Clovis doctor urges women to screen for cervical cancer after decline during pandemic

CLOVIS, Calif. (KFSN) -- Throughout the pandemic, a lot of people have put preventative health care on pause.

According to the Centers for Disease Control and Prevention, there's been a sharp decline in cervical cancer screenings.

Cervical cancer is the fourth most common cancer diagnosed among women.

Dr. Jill Mason with Kaiser Permanente in Clovis, said it's also preventable and treatable.

"We can detect it in early stages with adequate screening and we can even vaccinate against the HPV virus," she said.

HPV, or the human papillomavirus, is the most common sexually-transmitted infection in the United States, and it's the cause of most cervical cancer cases.

However, due to the pandemic, health officials have seen fewer women come in for their screenings, which means there could be many undiagnosed cases.

"I think we'll see a blip of cervical cancer, unfortunately, because of the disruption in screening," Dr. Mason said. "So we're going to double down on efforts to get women back into the office for screening. We're going to double down on the emphasis on vaccination against the HPV virus."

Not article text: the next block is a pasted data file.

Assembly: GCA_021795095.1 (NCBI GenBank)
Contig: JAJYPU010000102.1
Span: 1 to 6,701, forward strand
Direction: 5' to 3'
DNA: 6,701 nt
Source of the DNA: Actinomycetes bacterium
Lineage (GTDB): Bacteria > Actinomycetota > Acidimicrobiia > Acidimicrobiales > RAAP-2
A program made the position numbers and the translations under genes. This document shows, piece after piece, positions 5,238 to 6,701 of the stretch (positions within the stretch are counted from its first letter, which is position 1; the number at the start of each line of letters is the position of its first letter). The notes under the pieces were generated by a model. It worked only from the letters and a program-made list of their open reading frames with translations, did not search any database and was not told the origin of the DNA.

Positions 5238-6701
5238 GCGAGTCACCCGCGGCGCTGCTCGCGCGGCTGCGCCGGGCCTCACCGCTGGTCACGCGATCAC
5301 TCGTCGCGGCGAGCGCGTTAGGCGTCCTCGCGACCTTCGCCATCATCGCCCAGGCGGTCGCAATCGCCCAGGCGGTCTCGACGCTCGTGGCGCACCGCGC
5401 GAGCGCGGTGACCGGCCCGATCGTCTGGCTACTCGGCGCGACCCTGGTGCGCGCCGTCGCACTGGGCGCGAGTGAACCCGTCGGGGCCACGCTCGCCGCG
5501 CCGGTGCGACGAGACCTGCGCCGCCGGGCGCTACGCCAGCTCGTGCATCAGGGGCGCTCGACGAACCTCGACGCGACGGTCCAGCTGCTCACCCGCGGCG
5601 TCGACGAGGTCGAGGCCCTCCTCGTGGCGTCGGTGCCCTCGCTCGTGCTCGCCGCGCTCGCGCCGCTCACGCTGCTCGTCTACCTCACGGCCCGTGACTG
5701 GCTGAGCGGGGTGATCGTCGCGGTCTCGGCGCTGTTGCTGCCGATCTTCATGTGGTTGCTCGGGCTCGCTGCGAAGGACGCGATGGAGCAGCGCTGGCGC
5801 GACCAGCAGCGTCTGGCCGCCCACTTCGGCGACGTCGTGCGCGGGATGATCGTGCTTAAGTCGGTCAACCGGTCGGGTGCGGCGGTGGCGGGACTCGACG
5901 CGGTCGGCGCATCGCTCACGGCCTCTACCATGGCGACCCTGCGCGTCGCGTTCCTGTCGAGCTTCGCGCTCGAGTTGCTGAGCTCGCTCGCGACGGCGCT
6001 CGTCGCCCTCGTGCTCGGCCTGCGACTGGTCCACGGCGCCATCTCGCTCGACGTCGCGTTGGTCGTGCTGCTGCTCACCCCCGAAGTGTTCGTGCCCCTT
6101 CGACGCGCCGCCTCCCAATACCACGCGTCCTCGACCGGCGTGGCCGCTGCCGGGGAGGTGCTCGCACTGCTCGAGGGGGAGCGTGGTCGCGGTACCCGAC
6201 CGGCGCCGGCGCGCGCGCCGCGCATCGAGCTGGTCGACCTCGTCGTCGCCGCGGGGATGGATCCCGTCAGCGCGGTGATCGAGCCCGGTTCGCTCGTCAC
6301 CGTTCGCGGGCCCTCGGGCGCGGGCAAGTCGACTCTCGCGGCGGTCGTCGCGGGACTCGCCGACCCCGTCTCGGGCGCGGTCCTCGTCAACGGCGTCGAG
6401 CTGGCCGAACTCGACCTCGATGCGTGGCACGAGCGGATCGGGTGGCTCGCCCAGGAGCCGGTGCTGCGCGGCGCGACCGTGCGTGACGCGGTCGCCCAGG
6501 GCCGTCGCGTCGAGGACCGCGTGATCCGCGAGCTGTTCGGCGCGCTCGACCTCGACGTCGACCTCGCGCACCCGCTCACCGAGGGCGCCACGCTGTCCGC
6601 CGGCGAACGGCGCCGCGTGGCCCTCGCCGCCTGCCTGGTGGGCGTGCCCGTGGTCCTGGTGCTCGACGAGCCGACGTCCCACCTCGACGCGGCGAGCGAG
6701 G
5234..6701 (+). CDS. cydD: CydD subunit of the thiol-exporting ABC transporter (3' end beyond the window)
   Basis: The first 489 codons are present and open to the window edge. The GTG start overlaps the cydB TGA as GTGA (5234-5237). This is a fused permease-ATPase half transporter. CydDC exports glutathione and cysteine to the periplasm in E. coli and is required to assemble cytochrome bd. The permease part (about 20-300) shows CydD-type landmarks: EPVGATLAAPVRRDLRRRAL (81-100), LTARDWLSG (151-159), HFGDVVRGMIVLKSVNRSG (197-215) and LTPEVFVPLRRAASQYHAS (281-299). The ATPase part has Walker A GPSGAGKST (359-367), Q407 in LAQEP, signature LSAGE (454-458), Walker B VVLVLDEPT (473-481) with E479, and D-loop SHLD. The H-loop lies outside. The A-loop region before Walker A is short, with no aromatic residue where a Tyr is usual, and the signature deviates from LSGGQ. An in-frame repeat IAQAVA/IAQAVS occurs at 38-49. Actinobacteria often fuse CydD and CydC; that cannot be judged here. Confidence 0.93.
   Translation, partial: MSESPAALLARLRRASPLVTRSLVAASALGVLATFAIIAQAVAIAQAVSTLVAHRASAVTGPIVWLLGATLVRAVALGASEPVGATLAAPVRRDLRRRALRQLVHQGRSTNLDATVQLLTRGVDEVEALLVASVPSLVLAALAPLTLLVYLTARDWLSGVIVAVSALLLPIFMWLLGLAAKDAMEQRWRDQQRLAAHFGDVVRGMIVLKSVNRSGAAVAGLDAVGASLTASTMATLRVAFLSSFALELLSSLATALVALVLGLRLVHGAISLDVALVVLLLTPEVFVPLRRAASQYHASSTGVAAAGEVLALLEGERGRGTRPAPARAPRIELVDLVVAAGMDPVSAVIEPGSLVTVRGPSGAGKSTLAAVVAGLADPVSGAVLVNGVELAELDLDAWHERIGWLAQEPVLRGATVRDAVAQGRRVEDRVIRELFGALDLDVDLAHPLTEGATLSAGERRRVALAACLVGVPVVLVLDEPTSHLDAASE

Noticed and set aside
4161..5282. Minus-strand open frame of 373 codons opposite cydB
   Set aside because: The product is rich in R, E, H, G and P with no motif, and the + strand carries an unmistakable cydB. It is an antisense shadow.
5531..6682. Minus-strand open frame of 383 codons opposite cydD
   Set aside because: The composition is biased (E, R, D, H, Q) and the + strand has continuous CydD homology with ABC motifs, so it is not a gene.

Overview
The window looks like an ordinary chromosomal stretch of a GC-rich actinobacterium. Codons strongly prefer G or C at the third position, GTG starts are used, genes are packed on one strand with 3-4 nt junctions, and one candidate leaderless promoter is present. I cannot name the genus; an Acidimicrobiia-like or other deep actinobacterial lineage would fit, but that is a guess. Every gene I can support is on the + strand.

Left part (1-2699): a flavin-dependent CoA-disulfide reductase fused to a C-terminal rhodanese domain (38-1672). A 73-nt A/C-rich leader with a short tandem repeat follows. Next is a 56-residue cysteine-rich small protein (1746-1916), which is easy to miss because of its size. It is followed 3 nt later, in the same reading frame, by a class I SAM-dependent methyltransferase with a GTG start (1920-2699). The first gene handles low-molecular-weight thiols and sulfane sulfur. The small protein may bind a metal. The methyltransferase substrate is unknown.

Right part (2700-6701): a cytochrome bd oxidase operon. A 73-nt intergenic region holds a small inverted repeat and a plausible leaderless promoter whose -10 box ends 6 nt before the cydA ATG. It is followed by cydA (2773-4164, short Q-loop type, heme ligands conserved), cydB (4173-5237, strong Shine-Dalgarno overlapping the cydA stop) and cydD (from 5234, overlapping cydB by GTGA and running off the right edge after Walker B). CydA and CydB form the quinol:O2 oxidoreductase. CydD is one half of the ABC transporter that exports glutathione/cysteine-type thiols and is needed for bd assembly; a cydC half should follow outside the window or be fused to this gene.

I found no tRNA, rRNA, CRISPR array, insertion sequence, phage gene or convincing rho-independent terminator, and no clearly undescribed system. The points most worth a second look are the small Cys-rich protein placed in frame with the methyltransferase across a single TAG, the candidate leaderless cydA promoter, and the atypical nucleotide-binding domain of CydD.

Dr. Mason encourages parents to get their kids vaccinated against HPV around 11 or 12 years old.

Women, ages 21-65, should also get a cervical cancer screening every three years, in order to find any abnormalities on the cervix. In its early stages, cervical cancer has no symptoms.

"It's often a silent condition," explained Dr. Mason.

If an abnormality is detected, Dr. Mason said it can be treated and removed, which is why she stresses regular screenings.

Kaiser Permanente is making efforts to bring women in for screenings by offering Saturday clinics and adding more providers to increase access.

Copyright © 2022 KFSN-TV. All Rights Reserved.